Author: Alexandra Adornetto
Series: Halo #1
Genre: YA Paranormal Romance
Summary (from Goodreads)
Three angels- Gabriel, the warrior; Ivy, the healer; and Bethany, the youngest and most human- are sent by Heaven to bring good to a world falling under the influence of darkness. They must work hard to conceal their luminous glow, superhuman powers, and, most dangerous of all, their wings, all the while avoiding all human attachments.
Then Bethany meets Xavier Woods, and neither of them is able to resist the attraction between them. Gabriel and Ivy do everything in their power to intervene, but the bond between Xavier and Bethany seems too strong.
The angel’s mission is urgent, and dark forces are threatening. Will love ruin Bethany or save her?
What’s Good About It
Halo is one of those books where, when someone asks you if you’re enjoying it you say ‘yes’, then when they ask why you realise you’re sort of not. It sucks you in unwillingly, consuming huge portions of time while enraging you, but too quietly for you to notice until you stop and think about it.
Let me try to explain a little more eloquently…
Halo starts well. Beth comes across as relatable, interesting, with a certainly unique view-point. She is eloquent, intelligent, but also a little naive. Her mission, from Heaven, is to go to High School.
Okay, that blip aside, let’s push on. School is run of the mill. Beth befriends some flirty girls who are quite happy to include her in their circle despite her social ineptitude. Things progress rather dully until butterfly inducingly, heart meltingly gorgeous Xavier Woods comes on the scene. The friends all warn Beth he is inaccessible, that loads of girls have tried and failed to impress him. But, for no reason I can fathom, Beth and Xavier fall hopelessly in love.
Thus follows several hundred pages of prom preparation, mystical secrets being revealed, boy troubles, Xavier being almost unbearably overprotective, and no sign of a plot surfacing until the last quarter of the novel – a plot that is so much an afterthought compared to the central relationship that it comes across really strained and false.
Also, for all her endearingness in the first few chapters, by the end of the book I wanted to strangle Bella… I mean Beth.
Sorry, forgot what book I was talking about there.
I’ve used the dreaded T word to compare books before. Publishers do it all the time as well, tarnishing perfectly good books with comparisons to the tosh that is Twilight. However, with Halo there really is no truer comparison. It is Twilight. With angels.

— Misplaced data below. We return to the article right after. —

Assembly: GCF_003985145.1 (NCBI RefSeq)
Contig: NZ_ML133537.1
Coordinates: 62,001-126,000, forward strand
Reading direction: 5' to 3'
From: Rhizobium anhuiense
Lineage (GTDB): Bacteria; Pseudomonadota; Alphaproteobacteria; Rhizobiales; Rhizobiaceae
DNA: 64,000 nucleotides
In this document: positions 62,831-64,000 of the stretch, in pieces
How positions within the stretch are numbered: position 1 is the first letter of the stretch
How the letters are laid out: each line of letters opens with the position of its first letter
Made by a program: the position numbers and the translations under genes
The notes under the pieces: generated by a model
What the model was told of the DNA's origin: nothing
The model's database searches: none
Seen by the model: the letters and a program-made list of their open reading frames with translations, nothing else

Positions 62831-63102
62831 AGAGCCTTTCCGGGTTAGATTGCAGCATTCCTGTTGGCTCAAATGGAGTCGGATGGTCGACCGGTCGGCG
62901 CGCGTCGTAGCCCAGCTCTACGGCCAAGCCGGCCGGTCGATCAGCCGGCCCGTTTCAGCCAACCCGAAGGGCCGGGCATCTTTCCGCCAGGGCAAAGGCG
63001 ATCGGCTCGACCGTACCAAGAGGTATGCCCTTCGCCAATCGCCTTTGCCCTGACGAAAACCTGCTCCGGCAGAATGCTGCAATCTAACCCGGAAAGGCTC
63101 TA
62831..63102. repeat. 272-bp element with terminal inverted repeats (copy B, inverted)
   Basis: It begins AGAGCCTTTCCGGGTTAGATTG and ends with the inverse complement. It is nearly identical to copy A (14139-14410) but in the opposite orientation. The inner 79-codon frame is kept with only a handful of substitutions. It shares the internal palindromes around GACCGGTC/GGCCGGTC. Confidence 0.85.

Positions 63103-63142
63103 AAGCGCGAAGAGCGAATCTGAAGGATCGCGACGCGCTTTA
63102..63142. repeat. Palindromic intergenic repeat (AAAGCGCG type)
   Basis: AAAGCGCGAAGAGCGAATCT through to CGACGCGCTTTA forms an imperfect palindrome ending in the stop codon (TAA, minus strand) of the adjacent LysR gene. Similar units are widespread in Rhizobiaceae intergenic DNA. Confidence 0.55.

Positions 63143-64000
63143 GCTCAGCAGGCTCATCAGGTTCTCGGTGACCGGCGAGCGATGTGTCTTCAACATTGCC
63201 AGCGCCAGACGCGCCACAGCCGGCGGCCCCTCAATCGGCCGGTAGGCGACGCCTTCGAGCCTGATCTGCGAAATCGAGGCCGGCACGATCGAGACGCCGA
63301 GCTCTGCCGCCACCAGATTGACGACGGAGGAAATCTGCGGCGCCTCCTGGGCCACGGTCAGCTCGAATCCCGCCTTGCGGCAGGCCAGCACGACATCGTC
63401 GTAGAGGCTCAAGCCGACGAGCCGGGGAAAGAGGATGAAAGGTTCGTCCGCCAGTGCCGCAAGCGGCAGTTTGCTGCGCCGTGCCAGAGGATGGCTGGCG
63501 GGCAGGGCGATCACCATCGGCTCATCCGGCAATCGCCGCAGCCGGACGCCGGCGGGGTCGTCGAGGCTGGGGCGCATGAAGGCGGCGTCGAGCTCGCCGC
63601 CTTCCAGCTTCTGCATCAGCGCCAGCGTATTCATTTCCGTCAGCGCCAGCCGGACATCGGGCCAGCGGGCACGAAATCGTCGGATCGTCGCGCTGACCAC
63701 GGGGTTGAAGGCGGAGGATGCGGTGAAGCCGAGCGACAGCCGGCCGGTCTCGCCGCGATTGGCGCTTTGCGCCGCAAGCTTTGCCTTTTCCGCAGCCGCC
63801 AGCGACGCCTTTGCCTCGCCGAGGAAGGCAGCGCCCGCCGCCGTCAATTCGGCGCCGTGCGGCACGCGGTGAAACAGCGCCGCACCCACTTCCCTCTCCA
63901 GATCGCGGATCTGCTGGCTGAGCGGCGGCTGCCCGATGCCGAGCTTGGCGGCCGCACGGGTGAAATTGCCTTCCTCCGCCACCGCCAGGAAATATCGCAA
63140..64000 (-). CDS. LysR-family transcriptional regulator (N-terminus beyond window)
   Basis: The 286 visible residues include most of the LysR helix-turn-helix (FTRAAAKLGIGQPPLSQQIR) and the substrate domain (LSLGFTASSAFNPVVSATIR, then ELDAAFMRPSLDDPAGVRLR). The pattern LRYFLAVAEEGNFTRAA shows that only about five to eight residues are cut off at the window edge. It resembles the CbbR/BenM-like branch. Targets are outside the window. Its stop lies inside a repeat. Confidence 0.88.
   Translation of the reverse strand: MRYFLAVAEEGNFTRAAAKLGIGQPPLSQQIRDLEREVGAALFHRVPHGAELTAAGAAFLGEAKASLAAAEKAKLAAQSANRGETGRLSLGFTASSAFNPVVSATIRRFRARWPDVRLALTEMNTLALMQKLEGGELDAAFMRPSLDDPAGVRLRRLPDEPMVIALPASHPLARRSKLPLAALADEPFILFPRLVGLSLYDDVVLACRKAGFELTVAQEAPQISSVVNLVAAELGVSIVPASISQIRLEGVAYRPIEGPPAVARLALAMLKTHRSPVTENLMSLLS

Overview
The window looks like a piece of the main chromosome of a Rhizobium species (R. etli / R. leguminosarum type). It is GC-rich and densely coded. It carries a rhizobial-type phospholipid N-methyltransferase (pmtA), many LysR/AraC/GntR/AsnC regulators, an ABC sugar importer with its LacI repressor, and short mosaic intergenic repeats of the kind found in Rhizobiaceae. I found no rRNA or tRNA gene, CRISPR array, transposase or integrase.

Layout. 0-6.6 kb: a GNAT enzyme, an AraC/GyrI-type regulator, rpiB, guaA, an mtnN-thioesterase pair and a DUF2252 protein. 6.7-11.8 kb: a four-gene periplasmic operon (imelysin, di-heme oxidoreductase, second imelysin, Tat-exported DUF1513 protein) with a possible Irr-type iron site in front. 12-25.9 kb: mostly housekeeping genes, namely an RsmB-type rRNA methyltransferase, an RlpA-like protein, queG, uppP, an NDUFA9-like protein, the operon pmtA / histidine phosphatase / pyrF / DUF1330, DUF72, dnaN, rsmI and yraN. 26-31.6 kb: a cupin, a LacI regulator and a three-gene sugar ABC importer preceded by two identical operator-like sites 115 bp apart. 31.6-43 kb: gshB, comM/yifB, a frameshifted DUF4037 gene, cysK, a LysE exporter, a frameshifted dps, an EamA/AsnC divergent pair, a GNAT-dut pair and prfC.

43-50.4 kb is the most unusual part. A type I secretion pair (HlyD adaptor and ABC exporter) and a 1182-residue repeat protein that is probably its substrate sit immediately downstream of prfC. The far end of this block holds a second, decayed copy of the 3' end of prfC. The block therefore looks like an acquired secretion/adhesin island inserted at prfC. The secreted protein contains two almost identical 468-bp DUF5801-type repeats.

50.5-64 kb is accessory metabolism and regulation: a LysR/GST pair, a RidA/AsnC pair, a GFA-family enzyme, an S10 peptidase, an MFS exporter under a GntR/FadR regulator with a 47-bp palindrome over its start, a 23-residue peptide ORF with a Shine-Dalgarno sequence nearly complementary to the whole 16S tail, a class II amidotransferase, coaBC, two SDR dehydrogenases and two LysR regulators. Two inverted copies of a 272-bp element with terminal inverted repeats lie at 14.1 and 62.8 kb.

And sorry, I also appear to have forgotten that this is meant to be the ‘good’ section.
What’s Not So Good
Adornetto sort of gets away with writing her own personal romantic fantasy drivel on account of being only eighteen, but really, if you’re going to read a book so close to Twilight, you may as well read Twilight. At least that was vaguely original.
Halo, at best, is like Twilight’s preachy cousin. It’s difficult to do angels without touching on the God thing, but really, people don’t like to be preached at, generally, and the ‘holier than thou’ attitude does wear a little thin.
And it’s a shame because it was so promising. The idea of an angel incarnate, experiencing the blessings of humanity for the first time is a great one, giving loads of room for exploration. In the opening few chapters there was a lovely passage about love being an inadequate word to describe all the different facets of the emotion – poignant and well observed. But after that it reduced to a slightly more upmarket version of toilet humour, playing on Bethany’s naivety with MILF gags and sex talk. I mean, if an angel has all of human knowledge (which she can use to do all her lessons and homework) surely there’s a section in that knowledge for the human vernacular? And if it had been done once, it would be fine, but it got a bit cringy after the fourth or fifth time.
Then the whole major issue of angels being sent to Earth to go to High School, I mean, come on! Surely there is a better way to exert divine influence than going to French class. And if I could divine a purpose for Bethany being there with Ivy and Gabriel, other than for authorial wish-fulfillment fantasy, then I would probably be a step closer to solving the greater riddles of the universe.
The ‘sex before marriage is for sluts’ message was present too. Browbeating with outdated moral messages is one of my least favourite things in YA literature. Sure, don’t encourage teenagers to go out, get wasted and sleep around, but credit them with enough intelligence to know what they want and definitely don’t try to make them feel bad about it.
And, of course, characters don’t have to be edgy to be interesting. We can root for the nice girl. But I, for one, can’t root for the character so vapid, if she had a personality it was lost somewhere in the black hole where her characterisation is.
Halo should have been the book that Adornetto lovingly showed her family and friends before locking it in the back of a cupboard somewhere while she worked on her real masterpiece, taking out occasionally when the going got tough to reminisce over fondly. Because she does have real potential. There is enough here to make me intrigued and keep me reading, and I think once she gets past her Twilight Fanfiction stage (we’ve all been there, well, I have, and would argue that it’s an important phase of writing development) she’ll turn out some really good novels.